I don’t agree that AA should reimburse anything that anyone buys when the airlines loses their luggage – that’s like taking a suite at the Four Seasons when your flight is cancelled and then being mad when AA won’t reimburse you. But when the airlines make a big deal about what an awesome service they’re providing you by transporting your things (and charge you accordingly), it irks me when they lose your stuff and then hide behind limitations to avoid covering what they lost. Even so, I still didn’t vote “yes.”

  • C Schwartz

    I buy some expensive clothing — some well tailored pieces made in Europe or USA, that is my choice on how to spend my disposable income. That being said, the moment I wear it the value is diminished as it is not new. And I have baggage insurance that I pay extra for, just in case,

  • AAGK

    I agree definitely in theory but I usually have in the back of mind that I could be forced to check my carry on, and of course would remove any particularly valuable items. I was asked to check my carry on once bc they said it was overstuffed but I said no and that was fine.

  • AAGK

    I don’t care at all about the pricing. It wasn’t necessarily unreasonable. I care that he was expecting the airline to finance it and that is not what he agreed to when he checked the bag. He can dress however he wants. If it is a business expense, like a camera, he can claim a deduction for the loss, have an employer reimburse, and many other options for additional compensation.

  • AAGK

    You are so stylish:) Sometimes I have traveled with new unworn things, but my credit card would reimburse there.

  • Tom McShane

    I hear you, Scott. Often I wonder what the folks who vote “no” are thinking.

  • Tricia K

    We were nervous about buying some back up clothes when my husband’s suitcase didn’t make it to Rome in time for a business conference a few years ago (mine got there, no problem). The Delta agent asked him to try to be “reasonable,” but understood we were in Rome and he needed dress clothes. We spent around $700 for dress pants, a shirt, a belt, some underwear and a tie. His suitcase arrived 2-3 days after we did, but when we got home and submitted the receipts to Delta per their instructions, they cut us a check promptly. As for a suitcase that gets lost and is never returned to the passenger, often homeowners insurance kicks in after the airline hits it’s limit. Of course, if the insurance company thinks you are overstating the value, they aren’t going to pay. Back in my college years, my suitcase disappeared, never to be found again. Between the airline and my parent’s insurance, I was able to replace most of my clothes.

  • C Schwartz

    I should say that these are work trips, and I do “classics” that last for years, not a lot of throw away fashions. I have traveled also with new clothes, when I have taken advantage of sales when shopping. Last year on a trip to Boston the first TSA guy who checked ids said have a good business trip and I said it is that obvious — and he said yes, from the way I was dressed. It was just a day trip so I was dressed for work.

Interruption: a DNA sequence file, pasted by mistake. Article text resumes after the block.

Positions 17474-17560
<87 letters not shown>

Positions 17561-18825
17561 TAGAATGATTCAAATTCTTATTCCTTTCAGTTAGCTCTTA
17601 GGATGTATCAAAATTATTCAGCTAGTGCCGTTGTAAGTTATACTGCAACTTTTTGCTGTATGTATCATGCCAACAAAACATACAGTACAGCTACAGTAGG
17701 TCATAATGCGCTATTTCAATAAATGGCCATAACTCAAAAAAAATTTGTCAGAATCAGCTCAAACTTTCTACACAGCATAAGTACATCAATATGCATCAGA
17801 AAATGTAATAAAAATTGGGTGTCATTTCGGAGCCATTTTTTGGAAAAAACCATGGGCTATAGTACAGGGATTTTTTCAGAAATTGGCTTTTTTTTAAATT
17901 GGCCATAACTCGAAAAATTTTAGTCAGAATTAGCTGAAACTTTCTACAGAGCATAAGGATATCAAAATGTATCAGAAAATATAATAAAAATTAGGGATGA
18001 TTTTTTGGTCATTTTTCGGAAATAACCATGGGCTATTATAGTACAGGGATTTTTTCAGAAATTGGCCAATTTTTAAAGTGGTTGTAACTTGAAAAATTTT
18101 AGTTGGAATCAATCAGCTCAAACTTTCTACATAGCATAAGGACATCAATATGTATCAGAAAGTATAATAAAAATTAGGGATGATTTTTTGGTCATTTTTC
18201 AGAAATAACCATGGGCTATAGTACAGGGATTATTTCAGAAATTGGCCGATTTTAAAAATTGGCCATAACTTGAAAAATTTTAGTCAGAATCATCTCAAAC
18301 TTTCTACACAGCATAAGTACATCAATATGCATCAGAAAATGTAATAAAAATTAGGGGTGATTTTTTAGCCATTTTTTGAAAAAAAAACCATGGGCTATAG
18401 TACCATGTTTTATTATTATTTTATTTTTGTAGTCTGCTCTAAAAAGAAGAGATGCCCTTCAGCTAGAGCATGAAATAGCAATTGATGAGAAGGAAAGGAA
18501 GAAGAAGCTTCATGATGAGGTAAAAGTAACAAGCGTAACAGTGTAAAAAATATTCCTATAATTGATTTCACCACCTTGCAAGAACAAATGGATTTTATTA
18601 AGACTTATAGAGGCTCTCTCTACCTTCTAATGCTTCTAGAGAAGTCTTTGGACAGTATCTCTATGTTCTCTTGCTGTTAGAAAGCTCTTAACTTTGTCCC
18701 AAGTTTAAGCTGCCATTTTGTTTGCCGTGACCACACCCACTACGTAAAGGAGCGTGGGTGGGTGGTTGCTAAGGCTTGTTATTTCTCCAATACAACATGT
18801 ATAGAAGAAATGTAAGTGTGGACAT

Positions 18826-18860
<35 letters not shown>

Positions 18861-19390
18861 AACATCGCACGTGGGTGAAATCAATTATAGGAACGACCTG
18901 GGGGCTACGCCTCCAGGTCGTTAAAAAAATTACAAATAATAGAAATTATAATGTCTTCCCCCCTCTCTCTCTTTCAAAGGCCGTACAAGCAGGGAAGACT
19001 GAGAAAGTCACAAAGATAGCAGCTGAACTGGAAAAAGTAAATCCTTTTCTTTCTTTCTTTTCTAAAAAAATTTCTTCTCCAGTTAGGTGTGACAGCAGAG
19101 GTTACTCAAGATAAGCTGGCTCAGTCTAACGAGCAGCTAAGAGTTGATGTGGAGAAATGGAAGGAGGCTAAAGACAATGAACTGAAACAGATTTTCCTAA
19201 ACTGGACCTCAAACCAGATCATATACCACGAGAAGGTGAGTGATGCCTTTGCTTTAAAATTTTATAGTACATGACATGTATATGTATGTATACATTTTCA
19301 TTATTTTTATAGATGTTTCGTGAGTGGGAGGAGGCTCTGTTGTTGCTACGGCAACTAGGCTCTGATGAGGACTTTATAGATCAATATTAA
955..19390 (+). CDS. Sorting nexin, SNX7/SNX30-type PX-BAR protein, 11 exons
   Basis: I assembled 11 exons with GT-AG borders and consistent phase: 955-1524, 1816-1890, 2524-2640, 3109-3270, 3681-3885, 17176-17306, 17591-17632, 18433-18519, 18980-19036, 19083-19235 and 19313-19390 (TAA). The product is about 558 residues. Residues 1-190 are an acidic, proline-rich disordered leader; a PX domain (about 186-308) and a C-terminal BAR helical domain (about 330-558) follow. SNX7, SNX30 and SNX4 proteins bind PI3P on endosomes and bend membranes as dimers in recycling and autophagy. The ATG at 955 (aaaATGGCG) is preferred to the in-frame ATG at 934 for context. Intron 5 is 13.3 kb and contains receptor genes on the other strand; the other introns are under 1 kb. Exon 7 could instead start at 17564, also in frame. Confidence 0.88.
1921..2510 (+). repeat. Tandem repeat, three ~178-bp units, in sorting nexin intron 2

• jsn55

    This guy has the brain of a pea. It’s very annoying when your luggage is lost (vs just a couple of days late) but it’s no excuse to attempt to cheat the airline. The chances of him originally packing all that stuff in his bag are small anyway, he’s just testing the system.

  • Rebecca

    I’ve accidentally clicked incorrectly two or three times. I’m guessing that happens at least once a poll. So when it’s super obvious ones like this, I assume that’s what it is. I was once 1 of 2 “no” votes purely by accident.

  • Rebecca

    We’ve purchased a few expensive items traveling. My husband has a thing for shoes. We always have them shipped home, because you can insure that very cheaply and send to the office so someone is signing for it.

  • C Schwartz

    A thing for shoes? I have the same ….

  • ArizonaRoadWarrior

    One packing tip that we use is to divide our clothes among our luggage. We will pack 1/3 (wife, son and myself) of our clothes among our luggage so if one luggage is mishandled, lost, etc…one person won’t be without clothes. Also, we carry one day of clothing in our carry-on luggage.

    Of course, if all of your luggage is mishandled, lost, etc. then this packing tip is ‘worthless.’ One time, all of our luggage were mishandled in London when we were making a connection (our luggage arrived 24 hours later). When we arrived at our destination we were told that our luggage was still in London and they will be on the next flight. We were paid $ 200 USD by the airline immediately for the inconvenience plus we had travel insurance.

    When we go on international trips, I will use our camcorder to record our items as well as to make an inventory of our items. It takes time but we are prepare in case our luggage is lost.

  • ArizonaRoadWarrior

    The issue is that airline doesn’t know what is inside of your luggage as well as how many passengers have detailed inventory of their items in their checked luggage? It could be the Hope Diamond or costume jewelry. They can’t insure a risk without knowing what the value of the item. If it was something really expensive, prudent individuals will insure the item. As a side note, it is my opinion that you should NOT travel with expensive jewelry (rings, watches, etc.) because you can be a target for thieves.

  • joycexyz

    No, no, a thousand times no! It’s ridiculous claims like this that make it more difficult for honest people to be legitimately reimbursed. What nerve!!!!

  • joycexyz